Codility is an automated service to test programming and logic puzzle skills. I've taken numerous tests via Codility, to the point where I felt a simple Framework for both C++11 and Python might be of some help to others. As every Codility task boils down to a single function taking input and returning output, I created a framework that mimics this functionality, along with printing some helpful text to allow you to more quickly get an overview of whether or not your method performs as expected. So the frameworks essentially enable you to save some time which might otherwise be spent printing input/output.

Both frameworks are available on Github: Python | C++11

strongly recommend you make use of the Python version, unless you're forced deliver a solution in C++11 instead. The main reason being that you'll get more done with less code in Python. I say this as a developer with over a decade of experience using C++. It might be different for you, but for me, it was worth getting back into Python just to ease these tests.

I'll close by saying that I've read a number of blogs/articles/comments for, and against, Codility as a tool to evaluate potential employees. If we, for a moment, disregard how beneficial the tool is (or isn't) for both the employee and employer, I find the most interesting aspect about Codility, is how its proliferation as an evaluative tool causes a significant side-effect. I think most individuals using Codility will agree that their tests generally do not resemble real-world programming tasks. A saying, I think is fitting here, is You get what you test for. Not only is this true - Codility will filter skilled logic puzzle solvers, and not necessarily good programmers - but it breeds an artificial drive to become good at puzzle solving. So the more Codility is used, the more prospective employees will be forced to train themselves via Codility's convenient lessons. It is of course in Codility's interest to have its test takers study and become better. Perhaps the skills learned via Codility may be applicable, but to me it feels more like it creates a new artificial hoop to pass through. A bit like a personality test.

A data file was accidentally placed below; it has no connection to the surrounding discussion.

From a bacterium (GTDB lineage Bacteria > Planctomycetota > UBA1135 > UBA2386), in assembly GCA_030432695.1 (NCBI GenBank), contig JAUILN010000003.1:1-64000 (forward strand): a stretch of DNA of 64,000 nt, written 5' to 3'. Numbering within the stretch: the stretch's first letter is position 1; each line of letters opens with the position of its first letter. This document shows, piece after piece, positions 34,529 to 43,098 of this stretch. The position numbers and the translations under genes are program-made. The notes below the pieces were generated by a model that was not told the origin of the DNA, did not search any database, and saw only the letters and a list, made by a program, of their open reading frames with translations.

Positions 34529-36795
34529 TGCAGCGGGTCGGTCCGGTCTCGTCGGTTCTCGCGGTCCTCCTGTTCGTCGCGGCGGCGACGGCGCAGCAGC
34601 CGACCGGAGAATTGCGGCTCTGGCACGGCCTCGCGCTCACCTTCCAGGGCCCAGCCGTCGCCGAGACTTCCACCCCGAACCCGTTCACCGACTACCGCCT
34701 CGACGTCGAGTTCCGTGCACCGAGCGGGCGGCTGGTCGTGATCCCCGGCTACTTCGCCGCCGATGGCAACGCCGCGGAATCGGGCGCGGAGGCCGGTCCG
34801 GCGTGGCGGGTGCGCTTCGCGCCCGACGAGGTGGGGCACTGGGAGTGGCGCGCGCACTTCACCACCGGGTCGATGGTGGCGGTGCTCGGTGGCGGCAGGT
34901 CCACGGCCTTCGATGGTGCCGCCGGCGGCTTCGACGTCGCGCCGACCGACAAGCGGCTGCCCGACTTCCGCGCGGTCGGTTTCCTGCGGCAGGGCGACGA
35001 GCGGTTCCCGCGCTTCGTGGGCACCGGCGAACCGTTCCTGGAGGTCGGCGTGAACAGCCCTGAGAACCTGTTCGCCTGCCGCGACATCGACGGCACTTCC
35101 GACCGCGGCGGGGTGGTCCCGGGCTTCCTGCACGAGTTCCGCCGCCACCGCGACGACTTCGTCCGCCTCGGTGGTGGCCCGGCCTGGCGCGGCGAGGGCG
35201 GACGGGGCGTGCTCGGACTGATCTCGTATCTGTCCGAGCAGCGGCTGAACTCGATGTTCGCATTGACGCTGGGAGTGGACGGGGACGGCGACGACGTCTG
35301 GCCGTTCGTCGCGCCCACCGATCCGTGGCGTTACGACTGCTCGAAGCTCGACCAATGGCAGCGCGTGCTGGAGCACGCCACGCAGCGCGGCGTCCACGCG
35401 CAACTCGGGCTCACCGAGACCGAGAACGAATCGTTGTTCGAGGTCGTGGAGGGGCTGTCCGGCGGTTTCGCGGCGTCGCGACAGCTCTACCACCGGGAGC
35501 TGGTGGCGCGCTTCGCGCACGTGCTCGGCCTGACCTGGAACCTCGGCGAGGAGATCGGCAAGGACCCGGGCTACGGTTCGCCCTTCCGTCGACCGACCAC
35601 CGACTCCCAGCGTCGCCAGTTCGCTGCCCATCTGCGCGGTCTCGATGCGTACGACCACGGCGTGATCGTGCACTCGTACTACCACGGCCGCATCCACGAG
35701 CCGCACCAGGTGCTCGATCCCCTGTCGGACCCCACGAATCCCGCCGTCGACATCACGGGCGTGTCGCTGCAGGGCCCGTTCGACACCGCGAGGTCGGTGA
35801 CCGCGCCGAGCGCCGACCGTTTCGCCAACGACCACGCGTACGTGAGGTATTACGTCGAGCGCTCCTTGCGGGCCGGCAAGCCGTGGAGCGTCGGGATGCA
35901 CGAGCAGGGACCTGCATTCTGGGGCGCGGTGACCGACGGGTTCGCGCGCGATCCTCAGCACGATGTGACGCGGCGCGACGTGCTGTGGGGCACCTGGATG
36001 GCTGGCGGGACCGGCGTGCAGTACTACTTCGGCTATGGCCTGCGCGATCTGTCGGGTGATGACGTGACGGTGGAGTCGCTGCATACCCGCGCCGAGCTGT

© Lasse Laursen 2015 - 2021